You might find that after you have become clear on your values you want to set a number of goals in each domain, but hold up! Motivation research has shown that to ensure we have the greatest resources for our goal pursuits we should only aim for 1-3 goals at a time. This ensures we keep these goals in mind and of course once we complete these goals we can set future goals in the same value domain or new areas.
4. Set goals that have a timeframe
New Year’s resolutions often fail because the time-frame is too long. We need to work on goals that can sustain our focus of concentration; usually between 1-3 months is an effective time-frame. This means that if you have a longer-term goal (e.g. to complete my first year of university) you can break this goal down into smaller goals (e.g. to complete my first term at university).
5. Check how confident you are
Often when we set there is a voice in our head that says, “Seriously…are you really going to do that?” “That goal is way too big, too hard or is so out of my reach”. Guess what happens next, this goal never even gets another thought, because before we have followed the steps to help us get there we have put it in the too hard basket. Take some time to consider your self-efficacy. Once you have set your goal, ask yourself “how confident am I that I can achieve this goal?” If the answer is less than 7 out of 10, rework the goal. Make the goal a little smaller until you are at least you feel 70% confident you can achieve it.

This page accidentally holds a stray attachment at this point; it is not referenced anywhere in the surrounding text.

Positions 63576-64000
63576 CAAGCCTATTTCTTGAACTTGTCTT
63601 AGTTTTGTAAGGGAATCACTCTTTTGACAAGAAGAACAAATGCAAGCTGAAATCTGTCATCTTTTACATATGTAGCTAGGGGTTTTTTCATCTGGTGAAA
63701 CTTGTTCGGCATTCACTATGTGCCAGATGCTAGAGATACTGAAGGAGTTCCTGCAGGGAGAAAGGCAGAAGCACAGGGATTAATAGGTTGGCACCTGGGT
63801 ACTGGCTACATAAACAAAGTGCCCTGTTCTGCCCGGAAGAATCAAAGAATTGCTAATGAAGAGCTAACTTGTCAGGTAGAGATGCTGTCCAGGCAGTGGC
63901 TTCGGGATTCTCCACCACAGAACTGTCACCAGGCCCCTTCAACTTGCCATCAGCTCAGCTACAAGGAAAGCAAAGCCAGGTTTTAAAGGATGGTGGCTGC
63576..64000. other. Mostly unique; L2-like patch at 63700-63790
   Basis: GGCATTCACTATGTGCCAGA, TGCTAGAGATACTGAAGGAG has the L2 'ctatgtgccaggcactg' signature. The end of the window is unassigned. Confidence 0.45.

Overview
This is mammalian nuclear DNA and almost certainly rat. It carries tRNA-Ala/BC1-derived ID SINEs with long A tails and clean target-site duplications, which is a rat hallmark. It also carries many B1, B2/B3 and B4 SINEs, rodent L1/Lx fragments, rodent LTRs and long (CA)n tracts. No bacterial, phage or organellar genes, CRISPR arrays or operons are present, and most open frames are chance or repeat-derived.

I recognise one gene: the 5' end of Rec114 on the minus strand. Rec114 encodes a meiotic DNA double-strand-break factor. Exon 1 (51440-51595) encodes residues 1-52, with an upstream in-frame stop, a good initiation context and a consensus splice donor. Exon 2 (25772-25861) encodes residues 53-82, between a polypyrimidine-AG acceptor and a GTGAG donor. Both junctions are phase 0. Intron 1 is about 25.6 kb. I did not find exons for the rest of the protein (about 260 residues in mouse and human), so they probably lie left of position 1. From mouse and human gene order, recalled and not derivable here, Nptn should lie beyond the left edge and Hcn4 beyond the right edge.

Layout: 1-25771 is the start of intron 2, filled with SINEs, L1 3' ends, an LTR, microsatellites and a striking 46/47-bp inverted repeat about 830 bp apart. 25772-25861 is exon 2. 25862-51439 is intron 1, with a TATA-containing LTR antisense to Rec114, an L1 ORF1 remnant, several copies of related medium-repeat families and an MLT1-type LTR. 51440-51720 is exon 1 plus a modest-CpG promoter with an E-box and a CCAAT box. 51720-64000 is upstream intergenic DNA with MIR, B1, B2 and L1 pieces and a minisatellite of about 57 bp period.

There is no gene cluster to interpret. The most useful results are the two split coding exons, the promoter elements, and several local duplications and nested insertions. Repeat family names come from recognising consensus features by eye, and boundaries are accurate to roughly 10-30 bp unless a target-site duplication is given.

6. Share your goals with your tribe
We tend to do better achieving our goals when we have the support of our friends and loved ones. Share your values and also your specific goals with people you know will support you. Ask your tribe if they will support you and let them know what they could do that might assist you in moving towards your goal. Sometimes it can be as simples as them asking you “How are you going with…?” Not everyone will be supportive of your choices, which is ok, but choose to share your goals with those in your tribe who you feel genuinely support your vision.
7. Set a plan
Even the greatest of goals are only achieved by small steps. Take time to visualise all the steps that are involved in achieving your specific goals. Plot out each step as a task and then schedule when, where and how each of these steps will take place. Also, create and schedule time for review periods along the way so you can see how you are travelling with your goal. Are barriers coming up that need to be addressed? Problem solve each barrier so you can keep moving towards what you want. This area of planning, reviewing and problem solving is often the area that is not addressed which leads to the failing of our New Year’s resolutions. We set the intention but never consider planning out the steps or reviewing our progress. These are fundamental elements to achieving our goals.
8. Create reminders for your values, goals and tasks
It is so important to hold our values and goals in mind this will assist with maintaining motivation and protecting our goals. Creating a visual picture of your values and goals that you see every day can be one way of keeping these in the forefront. Also using scheduling and diaries can ensure steps of our action plan are achieved and reviewed daily. Scheduling in when we are going to review our goals is also essential.